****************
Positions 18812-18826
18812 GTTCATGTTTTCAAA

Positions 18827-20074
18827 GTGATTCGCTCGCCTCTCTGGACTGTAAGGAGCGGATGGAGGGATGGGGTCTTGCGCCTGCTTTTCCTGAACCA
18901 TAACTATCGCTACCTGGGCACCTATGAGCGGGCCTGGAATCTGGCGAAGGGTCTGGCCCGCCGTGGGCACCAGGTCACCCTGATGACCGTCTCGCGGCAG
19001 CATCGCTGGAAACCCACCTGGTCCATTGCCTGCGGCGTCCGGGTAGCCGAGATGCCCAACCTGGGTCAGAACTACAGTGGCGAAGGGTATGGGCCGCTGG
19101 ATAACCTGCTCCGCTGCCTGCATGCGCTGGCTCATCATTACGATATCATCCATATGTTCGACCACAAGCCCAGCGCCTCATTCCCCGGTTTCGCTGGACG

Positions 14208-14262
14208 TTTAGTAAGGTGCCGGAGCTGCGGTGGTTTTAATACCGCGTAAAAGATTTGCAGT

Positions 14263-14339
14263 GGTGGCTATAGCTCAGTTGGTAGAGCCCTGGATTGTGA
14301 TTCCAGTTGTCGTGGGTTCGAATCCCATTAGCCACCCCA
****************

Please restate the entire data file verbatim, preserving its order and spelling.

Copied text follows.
Positions 18812-18826
18812 GTTCATGTTTTCAAA

Positions 18827-20074
18827 GTGATTCGCTCGCCTCTCTGGACTGTAAGGAGCGGATGGAGGGATGGGGTCTTGCGCCTGCTTTTCCTGAACCA
18901 TAACTATCGCTACCTGGGCACCTATGAGCGGGCCTGGAATCTGGCGAAGGGTCTGGCCCGCCGTGGGCACCAGGTCACCCTGATGACCGTCTCGCGGCAG
19001 CATCGCTGGAAACCCACCTGGTCCATTGCCTGCGGCGTCCGGGTAGCCGAGATGCCCAACCTGGGTCAGAACTACAGTGGCGAAGGGTATGGGCCGCTGG
19101 ATAACCTGCTCCGCTGCCTGCATGCGCTGGCTCATCATTACGATATCATCCATATGTTCGACCACAAGCCCAGCGCCTCATTCCCCGGTTTCGCTGGACG

Positions 14208-14262
14208 TTTAGTAAGGTGCCGGAGCTGCGGTGGTTTTAATACCGCGTAAAAGATTTGCAGT

Positions 14263-14339
14263 GGTGGCTATAGCTCAGTTGGTAGAGCCCTGGATTGTGA
14301 TTCCAGTTGTCGTGGGTTCGAATCCCATTAGCCACCCCA